History of National Christmas Trees
History of National Christmas Tree Lighting Ceremonies
In November 1923, First Lady Grace Coolidge gave permission for the District of Columbia Public Schools to erect a Christmas tree on the Ellipse south of the White House. The organizers named the tree the "National Christmas Tree."
That Christmas Eve, at 5 pm, President Calvin Coolidge walked from the White House to the Ellipse and "pushed the button" to light the cut 48-foot Balsam fir, as 3,000 enthusiastic spectators looked on. The tree, donated by Middlebury College, was from the President's native state of Vermont.
From 1924 to 1953 live trees, in various locations around and on the White House grounds, were lit on Christmas Eve. In 1954 the ceremony returned to the Ellipse and expanded its focus. Local civic and business groups created the Christmas Pageant of Peace. Smaller live trees representing the 50 states, five territories, and the District of Columbia, formed a Pathway of Peace.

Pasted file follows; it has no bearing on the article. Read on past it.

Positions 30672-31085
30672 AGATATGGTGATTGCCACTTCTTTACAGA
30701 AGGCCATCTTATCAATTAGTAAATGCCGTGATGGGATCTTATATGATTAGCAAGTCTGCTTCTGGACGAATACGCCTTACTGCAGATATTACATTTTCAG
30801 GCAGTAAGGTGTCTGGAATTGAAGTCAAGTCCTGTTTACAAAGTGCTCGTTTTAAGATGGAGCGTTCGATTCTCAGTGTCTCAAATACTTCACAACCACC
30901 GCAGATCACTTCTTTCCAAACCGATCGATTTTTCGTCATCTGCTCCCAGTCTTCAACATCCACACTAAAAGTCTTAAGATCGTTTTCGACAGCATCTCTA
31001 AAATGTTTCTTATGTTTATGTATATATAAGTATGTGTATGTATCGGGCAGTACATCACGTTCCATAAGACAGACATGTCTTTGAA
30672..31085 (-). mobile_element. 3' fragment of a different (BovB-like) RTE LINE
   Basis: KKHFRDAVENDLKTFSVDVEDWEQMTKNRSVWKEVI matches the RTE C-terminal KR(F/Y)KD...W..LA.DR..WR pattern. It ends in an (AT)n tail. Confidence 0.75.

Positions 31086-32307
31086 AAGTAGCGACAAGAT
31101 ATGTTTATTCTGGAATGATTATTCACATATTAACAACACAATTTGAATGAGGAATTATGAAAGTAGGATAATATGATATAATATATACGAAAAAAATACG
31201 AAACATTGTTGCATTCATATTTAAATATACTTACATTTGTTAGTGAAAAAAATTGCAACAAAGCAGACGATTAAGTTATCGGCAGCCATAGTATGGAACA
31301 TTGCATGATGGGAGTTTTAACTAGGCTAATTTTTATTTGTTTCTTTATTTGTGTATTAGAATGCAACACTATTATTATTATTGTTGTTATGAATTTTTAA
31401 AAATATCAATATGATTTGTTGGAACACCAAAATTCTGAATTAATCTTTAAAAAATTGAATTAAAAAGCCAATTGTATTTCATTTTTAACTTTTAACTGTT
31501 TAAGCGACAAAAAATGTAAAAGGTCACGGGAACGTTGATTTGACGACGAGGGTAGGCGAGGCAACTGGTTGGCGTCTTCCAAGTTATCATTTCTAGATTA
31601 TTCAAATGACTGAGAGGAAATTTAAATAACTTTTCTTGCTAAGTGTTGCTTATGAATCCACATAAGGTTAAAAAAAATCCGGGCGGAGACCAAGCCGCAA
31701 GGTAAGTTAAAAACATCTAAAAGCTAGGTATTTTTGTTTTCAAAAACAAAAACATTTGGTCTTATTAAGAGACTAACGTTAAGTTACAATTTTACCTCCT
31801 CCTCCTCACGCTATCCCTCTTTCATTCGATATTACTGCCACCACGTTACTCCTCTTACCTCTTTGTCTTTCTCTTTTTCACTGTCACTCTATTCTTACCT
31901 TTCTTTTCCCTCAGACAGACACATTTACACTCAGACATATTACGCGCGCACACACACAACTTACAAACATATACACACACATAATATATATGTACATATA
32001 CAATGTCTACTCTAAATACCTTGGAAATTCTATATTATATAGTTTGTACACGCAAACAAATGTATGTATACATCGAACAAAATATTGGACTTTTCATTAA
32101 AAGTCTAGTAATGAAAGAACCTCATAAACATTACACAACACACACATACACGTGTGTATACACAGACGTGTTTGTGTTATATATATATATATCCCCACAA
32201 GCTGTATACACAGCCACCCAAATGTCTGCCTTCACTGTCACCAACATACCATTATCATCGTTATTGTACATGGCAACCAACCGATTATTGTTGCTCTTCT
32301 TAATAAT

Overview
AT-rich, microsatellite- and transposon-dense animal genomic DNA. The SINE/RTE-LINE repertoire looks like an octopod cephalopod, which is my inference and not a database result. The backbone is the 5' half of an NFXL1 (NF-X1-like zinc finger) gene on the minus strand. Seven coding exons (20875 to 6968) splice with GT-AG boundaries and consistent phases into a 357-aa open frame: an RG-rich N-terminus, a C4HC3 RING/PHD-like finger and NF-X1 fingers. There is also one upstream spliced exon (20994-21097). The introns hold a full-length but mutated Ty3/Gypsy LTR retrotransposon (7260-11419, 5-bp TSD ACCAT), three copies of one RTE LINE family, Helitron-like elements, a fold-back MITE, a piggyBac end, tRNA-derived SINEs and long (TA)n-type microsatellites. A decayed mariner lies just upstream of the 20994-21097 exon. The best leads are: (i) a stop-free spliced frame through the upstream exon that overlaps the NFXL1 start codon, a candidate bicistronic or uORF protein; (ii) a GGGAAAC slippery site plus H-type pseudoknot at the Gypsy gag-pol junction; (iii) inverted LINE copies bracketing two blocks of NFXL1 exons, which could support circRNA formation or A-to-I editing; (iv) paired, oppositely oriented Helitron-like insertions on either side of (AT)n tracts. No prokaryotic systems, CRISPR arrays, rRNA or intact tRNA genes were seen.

On December 17, 1954, President Dwight D. Eisenhower lit the cut tree donated by the people of Michigan. Cut trees continued to be used until 1973.
Central to the season's celebration is the living National Christmas Tree, a Colorado blue spruce from Virginia. Planted on the Ellipse on October 27, 2012, this tree replaces another Colorado blue spruce from New Jersey that succumbed to transplant shock in May 2012.
Today, the National Christmas Tree stands as a daily reminder of the holiday spirit and of the tradition each succeeding President has participated in since 1923.
Last updated: December 24, 2015